Microsoft also seems to be increasingly moving towards Cloud Gaming. It's no secret that storage on consoles is prohibitively expensive, with the Expansion Card for the Xbox Series X/S coming in at a whopping $219.99 for the 1TB and 399.99 for the 2TB. Cloud gaming means that you "stream" the game you buy (or is on Gamepass) without ever physically installing it on your console. This saves space and allows larger and more complex games to exist without eating up your hard drive space. I've seen people speculate that this purchase will accelerate this process, and it's hard not to see it happening.
I'll add that when the purchase is completed, all of the Call of Duty games more than likely end up on Gamepass, which further cements itself as pretty much a must-have for any Xbox gamer.
What does this mean for Sony?
Two points I want to make about Sony. The first is that they are still producing amazing games. I don't even own a Playstation 5, but I am considering trying to acquire one sometime this year to play Horizon: Forbidden West, not to mention whenever they release Spider-Man 2. For now, Sony probably doesn't concern itself with this purchase in a huge way.
That's not to say some alarm bells weren't going off at Sony's HQ in Tokyo, considering that Sony, who for the longest time wasn't interested in making their own version of Gamepass, is now working on their own version. Also, I think that Microsoft made a wise decision to cease production of the Xbox One to ramp up production of the Xbox Series X and Series S while Sony increased production of the Playstation 4 (which they denied). It seems like Microsoft is fully focused on pushing this generation of consoles while Sony still has its foot set in the previous one. With Gamepass utterly killing Sony (even hardcore Playstation gamers have said to me they view it as an attractive offer), it seems like Sony is playing catchup in several areas that they ill can afford to.
Also, I've seen many Sony fanboys arguing that they don't care if Call of Duty becomes an Xbox exclusive because the series is stale. However, the thing is, Sony very much cares about that. Yahoo! Entertainment reported that in 2021 the best selling game on the Playstation was…Call of Duty: Vanguard. The second? Call of Duty: Black Ops: Cold War. In 2020? Call of Duty: Black Ops: Cold War. 2019? You guessed it; It was Call of Duty: Modern Warfare, and as of next year, their biggest competitor will own the series.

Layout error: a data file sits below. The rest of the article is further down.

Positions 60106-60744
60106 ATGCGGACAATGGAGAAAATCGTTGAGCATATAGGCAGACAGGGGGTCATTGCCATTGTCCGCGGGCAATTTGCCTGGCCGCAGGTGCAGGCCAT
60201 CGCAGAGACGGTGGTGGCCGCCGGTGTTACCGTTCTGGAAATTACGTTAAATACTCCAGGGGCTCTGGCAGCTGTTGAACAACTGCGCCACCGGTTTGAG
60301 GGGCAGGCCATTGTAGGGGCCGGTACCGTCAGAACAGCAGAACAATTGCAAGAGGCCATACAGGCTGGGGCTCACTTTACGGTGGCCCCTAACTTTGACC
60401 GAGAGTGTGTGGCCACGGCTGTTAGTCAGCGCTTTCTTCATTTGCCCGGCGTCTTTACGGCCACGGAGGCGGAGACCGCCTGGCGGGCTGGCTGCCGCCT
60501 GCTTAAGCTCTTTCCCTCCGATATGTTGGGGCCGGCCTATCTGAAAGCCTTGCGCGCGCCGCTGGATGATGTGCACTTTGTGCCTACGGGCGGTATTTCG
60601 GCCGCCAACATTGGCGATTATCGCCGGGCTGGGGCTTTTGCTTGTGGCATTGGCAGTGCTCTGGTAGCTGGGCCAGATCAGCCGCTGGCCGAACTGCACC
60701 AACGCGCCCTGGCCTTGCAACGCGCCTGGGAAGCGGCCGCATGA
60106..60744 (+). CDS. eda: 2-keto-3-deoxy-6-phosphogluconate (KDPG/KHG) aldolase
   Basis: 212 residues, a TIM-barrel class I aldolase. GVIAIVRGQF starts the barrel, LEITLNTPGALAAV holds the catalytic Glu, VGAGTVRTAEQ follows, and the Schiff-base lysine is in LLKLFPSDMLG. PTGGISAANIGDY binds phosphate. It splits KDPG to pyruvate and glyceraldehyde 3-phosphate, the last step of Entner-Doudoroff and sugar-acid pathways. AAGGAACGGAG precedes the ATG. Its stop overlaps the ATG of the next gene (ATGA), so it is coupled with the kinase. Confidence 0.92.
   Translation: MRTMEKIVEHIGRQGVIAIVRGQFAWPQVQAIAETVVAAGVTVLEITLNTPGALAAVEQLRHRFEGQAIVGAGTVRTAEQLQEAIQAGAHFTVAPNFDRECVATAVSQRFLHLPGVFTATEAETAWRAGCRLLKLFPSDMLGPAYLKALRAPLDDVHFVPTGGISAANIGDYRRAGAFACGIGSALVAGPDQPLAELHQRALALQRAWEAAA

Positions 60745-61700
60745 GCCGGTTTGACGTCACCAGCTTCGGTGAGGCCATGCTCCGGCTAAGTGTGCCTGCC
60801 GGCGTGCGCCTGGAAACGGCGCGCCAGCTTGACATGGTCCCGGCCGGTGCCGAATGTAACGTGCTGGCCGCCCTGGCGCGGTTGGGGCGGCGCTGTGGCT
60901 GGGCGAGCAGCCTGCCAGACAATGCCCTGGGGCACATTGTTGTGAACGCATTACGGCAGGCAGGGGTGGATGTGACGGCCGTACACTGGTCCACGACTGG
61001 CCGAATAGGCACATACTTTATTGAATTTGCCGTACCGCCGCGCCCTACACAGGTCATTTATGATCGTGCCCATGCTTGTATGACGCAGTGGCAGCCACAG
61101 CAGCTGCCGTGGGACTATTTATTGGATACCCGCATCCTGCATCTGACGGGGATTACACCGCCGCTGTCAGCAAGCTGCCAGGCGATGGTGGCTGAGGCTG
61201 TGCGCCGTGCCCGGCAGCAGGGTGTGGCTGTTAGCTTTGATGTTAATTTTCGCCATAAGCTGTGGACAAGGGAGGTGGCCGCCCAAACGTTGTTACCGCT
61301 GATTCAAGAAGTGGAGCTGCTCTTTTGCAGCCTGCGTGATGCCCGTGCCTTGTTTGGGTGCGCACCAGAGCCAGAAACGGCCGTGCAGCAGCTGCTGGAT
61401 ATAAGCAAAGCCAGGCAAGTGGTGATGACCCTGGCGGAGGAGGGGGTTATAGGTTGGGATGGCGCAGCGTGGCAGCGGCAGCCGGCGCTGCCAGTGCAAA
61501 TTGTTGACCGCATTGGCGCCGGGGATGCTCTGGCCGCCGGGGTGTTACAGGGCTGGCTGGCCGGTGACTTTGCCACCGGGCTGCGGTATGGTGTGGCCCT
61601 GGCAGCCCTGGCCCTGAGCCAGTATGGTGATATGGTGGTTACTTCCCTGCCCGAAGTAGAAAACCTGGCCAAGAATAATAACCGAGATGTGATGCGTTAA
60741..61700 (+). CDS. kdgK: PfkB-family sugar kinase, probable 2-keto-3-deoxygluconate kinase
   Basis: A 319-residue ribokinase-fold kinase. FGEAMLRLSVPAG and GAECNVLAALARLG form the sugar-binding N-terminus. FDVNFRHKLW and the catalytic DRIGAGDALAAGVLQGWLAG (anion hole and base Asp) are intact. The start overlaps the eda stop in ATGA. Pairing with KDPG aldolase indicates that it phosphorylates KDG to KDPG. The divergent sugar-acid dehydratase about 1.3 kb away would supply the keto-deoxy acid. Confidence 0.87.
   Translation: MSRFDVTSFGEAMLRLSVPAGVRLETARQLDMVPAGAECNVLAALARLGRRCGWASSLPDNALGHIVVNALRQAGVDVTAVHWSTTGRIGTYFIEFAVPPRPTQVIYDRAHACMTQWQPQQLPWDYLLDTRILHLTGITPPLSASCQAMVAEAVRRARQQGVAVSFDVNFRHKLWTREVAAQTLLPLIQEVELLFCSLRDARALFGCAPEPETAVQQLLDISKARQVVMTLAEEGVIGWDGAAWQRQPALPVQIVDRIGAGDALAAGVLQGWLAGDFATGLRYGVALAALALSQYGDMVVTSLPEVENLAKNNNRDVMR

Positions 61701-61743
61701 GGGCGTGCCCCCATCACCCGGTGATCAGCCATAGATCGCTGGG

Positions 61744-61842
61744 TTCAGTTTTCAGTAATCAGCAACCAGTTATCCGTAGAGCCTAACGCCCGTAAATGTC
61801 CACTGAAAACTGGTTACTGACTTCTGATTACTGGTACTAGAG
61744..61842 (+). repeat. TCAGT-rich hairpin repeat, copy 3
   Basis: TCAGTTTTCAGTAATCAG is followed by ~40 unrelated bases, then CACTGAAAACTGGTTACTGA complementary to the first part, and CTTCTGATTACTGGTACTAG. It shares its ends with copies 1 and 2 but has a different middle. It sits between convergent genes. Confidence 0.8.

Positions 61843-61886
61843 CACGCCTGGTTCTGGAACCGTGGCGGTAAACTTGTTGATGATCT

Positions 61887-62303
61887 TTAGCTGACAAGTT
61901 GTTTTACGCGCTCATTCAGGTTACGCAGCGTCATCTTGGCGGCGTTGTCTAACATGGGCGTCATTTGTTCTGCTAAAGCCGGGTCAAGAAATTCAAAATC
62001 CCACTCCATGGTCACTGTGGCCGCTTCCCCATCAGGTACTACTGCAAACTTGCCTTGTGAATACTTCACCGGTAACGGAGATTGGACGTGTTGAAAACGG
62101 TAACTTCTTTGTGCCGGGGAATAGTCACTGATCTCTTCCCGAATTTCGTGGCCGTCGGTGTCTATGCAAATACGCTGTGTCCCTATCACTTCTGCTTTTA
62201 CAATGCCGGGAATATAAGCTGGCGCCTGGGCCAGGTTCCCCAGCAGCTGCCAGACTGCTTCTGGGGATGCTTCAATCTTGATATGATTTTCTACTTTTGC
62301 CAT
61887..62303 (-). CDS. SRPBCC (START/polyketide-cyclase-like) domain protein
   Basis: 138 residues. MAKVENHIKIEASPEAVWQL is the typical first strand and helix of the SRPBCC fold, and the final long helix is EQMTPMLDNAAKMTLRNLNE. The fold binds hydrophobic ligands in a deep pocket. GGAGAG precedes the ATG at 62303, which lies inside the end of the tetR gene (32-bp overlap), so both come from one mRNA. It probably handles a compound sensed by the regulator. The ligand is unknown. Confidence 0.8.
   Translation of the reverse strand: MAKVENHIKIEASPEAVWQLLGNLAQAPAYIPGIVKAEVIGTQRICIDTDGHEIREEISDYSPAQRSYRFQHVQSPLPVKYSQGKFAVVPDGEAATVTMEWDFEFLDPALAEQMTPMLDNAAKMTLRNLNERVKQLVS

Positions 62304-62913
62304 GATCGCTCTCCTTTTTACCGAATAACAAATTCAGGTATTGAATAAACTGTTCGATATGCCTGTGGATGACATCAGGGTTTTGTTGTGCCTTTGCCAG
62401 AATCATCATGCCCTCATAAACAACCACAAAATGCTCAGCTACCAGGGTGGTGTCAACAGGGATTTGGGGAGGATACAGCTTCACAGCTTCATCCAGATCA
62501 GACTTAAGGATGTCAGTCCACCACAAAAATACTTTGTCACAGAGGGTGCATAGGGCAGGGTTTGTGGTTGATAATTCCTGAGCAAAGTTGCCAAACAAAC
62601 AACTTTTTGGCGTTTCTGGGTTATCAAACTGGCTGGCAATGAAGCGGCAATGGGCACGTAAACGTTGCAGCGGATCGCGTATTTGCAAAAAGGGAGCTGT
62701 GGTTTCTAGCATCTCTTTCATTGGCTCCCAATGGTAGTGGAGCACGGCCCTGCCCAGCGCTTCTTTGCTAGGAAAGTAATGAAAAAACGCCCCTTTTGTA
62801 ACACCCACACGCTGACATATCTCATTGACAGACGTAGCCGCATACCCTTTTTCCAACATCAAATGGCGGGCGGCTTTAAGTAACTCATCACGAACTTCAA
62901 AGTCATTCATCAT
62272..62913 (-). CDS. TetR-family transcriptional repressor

As for what it means for Sony, I think that their response will be to try to push out more exclusives depending on how Microsoft handles Call of Duty and whether it becomes an Xbox exclusive or not. Maybe we see the revival of the Killzone series or even Resistance as a way to try and counteract what Microsoft is doing in the FPS genre.
What does this mean for Activision Blizzard?
Activision Blizzard is a shit company; there are numerous reports about the sexual abuse and toxic environment that Bobby Kotick knew about and covered up without reporting it to the board. Kotick is a real piece of shit, and I cannot stress enough how happy I will be to see him fucking gone from the video game industry next year. However, like all rich villains, he'll get a massive payout from the sale of the company and probably never see any real consequences for his actions.
But enough of that shit heel.
My true hope for Activision Blizzard is its employees and what will hopefully improve their working conditions. Microsoft President Satya Naella said...
"Together with @ATVI_AB, we will usher in a new era of gaming that puts players and creators first and makes gaming safe, inclusive, and accessible to all."
Microsoft Gaming President Phil Spencer also tweeted this:
We’re looking forward to working with our talented, dedicated friends across Activision Blizzard. As a company we’re committed to our journey for inclusion in every aspect of gaming among both employees and players.— Phil Spencer (@XboxP3) January 18, 2022
They are encouraging words if you're an employee who has struggled under Activision Blizzard's past rulers. Obviously, words are just that, and I hope that when the purchase is finalized, the talented people at those developers under the Activision Blizzard umbrella will be free to be as happy, healthy, and creative as they can be.